Skip to main content
BFI logo











Screenonline banner
Alice in Label Land (1974)


Main image of Alice in Label Land (1974)
16mm, colour, 12 mins
DirectorRichard Taylor
Production CompanyRichard Taylor Cartoon Films
SponsorsCOI, Ministry of Agriculture, Fisheries and Food
CommentatorCarleton Hobbs

Voices: William Rushton, Elizabeth Proud

Show full cast and credits

Lewis Carroll's 'Alice' stories are used to explain certain sections of the Labelling of Food Regulations 1970.

Show full synopsis

This animated film was sponsored by the Ministry of Agriculture, Fisheries and Food, and was intended to explain to housewives, consumer groups and older schoolchildren the impact of the Labelling of Food Regulations 1970, which came into force on 1 January 1973. This extended the provisions of the Food and Drugs Act 1955, which required food to be wholesome, fit to eat, and "of the nature, quality and substance demanded", and the Food Hygiene (General) Regulations Act 1968, which made more specific requirements about hygiene standards in food manufacture.

As the title gives away, the dominant inspiration was Lewis Carroll's 'Alice's Adventures in Wonderland' (1865), and its sequel 'Through the Looking-Glass' (1872). These were inspired choices, thanks not only to the audience's likely familiarity with the text (even if they hadn't read either book, a high-profile feature film adaptation was released over 1972's Christmas season), but also the number of relevant metaphors that could be extracted from the material.

The bottle marked 'DRINK ME' and cake marked 'EAT ME', both true to Carroll's original, are perfect examples of mislabelled food products with unforewarned side-effects. Alice is also shown trapped in a 'confusing wonderland' of supermarket shelves, bewildered by choice - and a passing shop assistant, the White Rabbit, flees when accosted. Despite his banner proclaiming that he's a MAFF representative, the White Knight isn't much more helpful, reciting the food regulations at speed in barely comprehensible legalese, though the Red Queen (representing local authority) is on hand to behead infringing suppliers.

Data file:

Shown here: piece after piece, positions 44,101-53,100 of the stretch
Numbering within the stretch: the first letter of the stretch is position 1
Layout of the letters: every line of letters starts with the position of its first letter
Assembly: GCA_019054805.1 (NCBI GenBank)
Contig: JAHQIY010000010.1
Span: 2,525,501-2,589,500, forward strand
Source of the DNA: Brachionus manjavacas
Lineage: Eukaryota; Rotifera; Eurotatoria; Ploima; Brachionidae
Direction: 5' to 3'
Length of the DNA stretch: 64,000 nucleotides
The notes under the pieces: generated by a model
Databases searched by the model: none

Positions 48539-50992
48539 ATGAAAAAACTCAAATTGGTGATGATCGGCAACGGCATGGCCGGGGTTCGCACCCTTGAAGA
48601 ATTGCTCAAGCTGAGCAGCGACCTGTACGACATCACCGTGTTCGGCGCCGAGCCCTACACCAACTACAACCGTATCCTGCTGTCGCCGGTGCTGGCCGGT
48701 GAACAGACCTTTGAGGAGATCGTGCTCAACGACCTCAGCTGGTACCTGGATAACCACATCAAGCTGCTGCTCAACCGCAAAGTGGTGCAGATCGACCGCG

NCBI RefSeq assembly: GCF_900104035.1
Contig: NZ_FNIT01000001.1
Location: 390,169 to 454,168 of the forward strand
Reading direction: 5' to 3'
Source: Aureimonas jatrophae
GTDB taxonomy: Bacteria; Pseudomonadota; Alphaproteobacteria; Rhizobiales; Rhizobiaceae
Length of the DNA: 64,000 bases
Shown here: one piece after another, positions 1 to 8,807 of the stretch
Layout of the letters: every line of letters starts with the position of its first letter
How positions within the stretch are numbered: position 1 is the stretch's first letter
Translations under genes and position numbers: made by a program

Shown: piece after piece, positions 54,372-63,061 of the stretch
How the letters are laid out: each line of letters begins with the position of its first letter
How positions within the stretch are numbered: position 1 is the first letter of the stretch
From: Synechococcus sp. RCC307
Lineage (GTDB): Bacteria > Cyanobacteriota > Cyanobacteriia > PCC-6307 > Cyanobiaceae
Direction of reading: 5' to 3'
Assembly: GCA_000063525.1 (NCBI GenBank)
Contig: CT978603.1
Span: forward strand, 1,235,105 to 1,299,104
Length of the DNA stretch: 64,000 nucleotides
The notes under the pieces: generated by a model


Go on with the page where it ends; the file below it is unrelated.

The various food products that Alice encounters are named after Carroll's characters - appositely in the case of Mock Turtle Soup, used to illustrate a provision in the regulations that permits potentially misleading labelling if the food in question has been known by that name for over 30 years. (Mock Turtle Soup dates from the 18th century, and used easily available meats to substitute for the rarer, more expensive turtle).

After an inventively surreal first half, the film turns into an animated slideshow illustrating the regulations' practical impact, from the basic requirement that all labels need to have a description, a list of ingredients and a contact address, to more detailed explanations and exemptions (some staples like butter and cheese are regulated separately). Other highlighted issues include a ban on depicting ingredients not included in the product and the importance of verifiability in making claims about a specific food.

Michael Brooke

Click titles to see or read more

Video Clips
Complete film (11:10)
Alice in Wonderland (1903)
Alice in Wonderland (1966)
Rushton, William (1937-1996)